Early Head Start Services for Migrant Families


Latino health early childhood development head start

Not all kids start kindergarten equally prepared to succeed. By a child's third birthday, 85% of their brain is fully developed. Children of migrant workers and Latino children growing up exposed to adverse childhood experiences, such as domestic violence, substance abuse, neglect, and poverty, as well as limited access to healthy food and safe places to play, are at increased risk for developing physical, mental, behavioral, psychosocial, and/or cognitive issues. High-quality early childhood programs can help level the playing field for Latino children on vocabulary and on social and emotional development. With federal funding, the East Coast Migrant Health Start Project serves 3,145 children annually through 26 Head Start centers in Alabama, Florida, North Carolina, South ...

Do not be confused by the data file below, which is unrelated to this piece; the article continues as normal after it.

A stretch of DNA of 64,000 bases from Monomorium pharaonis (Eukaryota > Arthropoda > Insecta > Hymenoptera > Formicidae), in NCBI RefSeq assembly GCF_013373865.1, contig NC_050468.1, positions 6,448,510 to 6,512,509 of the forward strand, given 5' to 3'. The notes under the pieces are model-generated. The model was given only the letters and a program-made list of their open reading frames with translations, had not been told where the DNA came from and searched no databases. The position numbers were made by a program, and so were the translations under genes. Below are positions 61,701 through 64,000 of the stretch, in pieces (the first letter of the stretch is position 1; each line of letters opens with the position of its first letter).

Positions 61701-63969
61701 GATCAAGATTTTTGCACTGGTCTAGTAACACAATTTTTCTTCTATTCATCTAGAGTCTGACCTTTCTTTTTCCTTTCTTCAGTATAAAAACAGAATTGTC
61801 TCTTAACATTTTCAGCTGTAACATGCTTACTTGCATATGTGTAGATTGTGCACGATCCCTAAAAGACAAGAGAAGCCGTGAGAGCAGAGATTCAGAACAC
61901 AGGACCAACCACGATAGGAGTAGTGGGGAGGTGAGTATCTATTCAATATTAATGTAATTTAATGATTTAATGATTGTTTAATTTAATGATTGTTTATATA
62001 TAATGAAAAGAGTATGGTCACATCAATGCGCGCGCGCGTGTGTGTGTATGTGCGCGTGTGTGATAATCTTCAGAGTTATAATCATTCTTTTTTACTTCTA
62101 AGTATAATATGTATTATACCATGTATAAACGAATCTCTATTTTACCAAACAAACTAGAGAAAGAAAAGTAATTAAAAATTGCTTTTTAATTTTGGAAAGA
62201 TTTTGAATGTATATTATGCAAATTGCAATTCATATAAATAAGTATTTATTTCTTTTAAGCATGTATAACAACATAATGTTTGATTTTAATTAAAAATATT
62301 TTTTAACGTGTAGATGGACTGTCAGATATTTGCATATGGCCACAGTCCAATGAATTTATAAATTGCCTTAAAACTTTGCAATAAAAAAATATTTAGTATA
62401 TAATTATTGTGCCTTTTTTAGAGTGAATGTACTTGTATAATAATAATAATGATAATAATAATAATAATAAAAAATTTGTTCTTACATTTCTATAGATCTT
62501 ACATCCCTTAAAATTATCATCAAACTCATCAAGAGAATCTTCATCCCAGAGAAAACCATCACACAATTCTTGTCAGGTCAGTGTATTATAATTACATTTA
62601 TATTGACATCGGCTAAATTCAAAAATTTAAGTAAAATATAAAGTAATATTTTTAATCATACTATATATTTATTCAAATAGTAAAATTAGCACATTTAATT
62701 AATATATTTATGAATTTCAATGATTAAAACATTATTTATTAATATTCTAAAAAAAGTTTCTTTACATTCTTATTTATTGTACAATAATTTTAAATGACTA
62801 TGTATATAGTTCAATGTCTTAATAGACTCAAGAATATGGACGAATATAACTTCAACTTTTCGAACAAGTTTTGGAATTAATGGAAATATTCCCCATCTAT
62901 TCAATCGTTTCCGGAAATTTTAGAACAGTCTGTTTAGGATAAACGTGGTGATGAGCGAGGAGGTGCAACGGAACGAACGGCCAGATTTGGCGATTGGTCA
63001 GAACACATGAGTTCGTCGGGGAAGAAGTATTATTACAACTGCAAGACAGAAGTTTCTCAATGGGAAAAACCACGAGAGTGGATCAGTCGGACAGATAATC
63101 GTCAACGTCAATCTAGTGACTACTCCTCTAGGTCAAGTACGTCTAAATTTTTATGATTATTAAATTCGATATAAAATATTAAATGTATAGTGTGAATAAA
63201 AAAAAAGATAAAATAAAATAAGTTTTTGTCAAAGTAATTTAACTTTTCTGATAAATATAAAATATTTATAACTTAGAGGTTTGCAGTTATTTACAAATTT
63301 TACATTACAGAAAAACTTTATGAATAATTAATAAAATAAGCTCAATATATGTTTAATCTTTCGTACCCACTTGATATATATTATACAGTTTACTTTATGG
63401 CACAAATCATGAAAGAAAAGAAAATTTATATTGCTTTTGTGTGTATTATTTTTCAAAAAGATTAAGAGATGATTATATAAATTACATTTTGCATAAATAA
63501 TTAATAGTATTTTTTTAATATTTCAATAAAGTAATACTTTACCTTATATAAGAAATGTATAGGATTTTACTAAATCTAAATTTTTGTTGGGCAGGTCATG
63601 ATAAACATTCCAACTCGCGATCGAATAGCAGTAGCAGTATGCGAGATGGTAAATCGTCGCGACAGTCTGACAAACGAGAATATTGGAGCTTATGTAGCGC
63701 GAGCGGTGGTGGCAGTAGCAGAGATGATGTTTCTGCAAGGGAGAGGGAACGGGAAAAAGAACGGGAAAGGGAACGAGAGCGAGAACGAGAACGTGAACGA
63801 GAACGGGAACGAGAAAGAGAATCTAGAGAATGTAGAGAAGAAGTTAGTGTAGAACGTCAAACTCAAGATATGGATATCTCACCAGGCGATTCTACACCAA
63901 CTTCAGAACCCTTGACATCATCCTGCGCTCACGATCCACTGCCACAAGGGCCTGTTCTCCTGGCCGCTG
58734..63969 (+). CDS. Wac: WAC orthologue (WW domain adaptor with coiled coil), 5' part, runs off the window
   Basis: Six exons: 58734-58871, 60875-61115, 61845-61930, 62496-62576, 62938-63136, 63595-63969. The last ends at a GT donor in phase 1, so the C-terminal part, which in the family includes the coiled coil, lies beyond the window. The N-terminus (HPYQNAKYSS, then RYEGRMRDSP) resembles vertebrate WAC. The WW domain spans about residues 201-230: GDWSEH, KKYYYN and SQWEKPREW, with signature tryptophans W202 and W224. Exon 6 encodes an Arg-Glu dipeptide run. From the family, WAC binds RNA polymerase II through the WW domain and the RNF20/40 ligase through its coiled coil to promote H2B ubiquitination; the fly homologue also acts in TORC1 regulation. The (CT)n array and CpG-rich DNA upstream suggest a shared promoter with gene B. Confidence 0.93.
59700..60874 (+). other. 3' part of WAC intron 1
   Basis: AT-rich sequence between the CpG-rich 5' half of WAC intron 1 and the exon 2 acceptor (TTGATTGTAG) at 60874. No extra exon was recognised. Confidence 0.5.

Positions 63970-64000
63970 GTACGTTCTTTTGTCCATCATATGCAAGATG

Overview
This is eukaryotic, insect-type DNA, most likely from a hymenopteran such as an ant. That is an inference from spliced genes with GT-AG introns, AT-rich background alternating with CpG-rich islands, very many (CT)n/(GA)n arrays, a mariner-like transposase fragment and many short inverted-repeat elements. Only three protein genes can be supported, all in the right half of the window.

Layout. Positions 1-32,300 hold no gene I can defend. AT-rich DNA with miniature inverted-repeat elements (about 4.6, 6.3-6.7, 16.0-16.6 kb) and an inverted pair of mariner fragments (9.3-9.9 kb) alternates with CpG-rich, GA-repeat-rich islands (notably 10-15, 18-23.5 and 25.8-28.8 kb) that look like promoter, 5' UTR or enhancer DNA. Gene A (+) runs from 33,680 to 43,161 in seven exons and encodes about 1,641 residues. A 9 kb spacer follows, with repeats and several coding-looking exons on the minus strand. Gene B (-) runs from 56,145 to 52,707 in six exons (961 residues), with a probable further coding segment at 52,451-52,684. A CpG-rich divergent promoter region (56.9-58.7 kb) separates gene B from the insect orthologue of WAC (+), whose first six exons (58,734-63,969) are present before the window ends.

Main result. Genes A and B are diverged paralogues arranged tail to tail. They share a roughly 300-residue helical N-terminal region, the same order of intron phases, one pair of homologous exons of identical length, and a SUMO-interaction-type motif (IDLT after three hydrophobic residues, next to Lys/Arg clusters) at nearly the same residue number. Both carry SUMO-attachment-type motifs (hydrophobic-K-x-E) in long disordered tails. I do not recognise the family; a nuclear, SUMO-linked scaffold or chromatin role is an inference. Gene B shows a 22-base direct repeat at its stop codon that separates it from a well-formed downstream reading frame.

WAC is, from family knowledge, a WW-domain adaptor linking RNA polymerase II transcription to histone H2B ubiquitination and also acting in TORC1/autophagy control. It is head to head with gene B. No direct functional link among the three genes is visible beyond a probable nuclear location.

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Report: Disparities in child and adolescent mental health and mental health services in the U.S



According to a 2015 report published by the William T. Grant Foundation, 1 in 3 Latino kids live in poverty vs. 1 in 7 non-Latino white kids and 1 in 7 Asian children. Such differences are believed to be a central issue which compounds disparities in mental health. The report goes on to list 4 primary issues at the root of inequality in mental health including: Pervasive differences in family Socio-Econoimic Status; Adverse childhood experiences; Family structure; and Neighborhood-level Factors Read more about mental health and Latino ...

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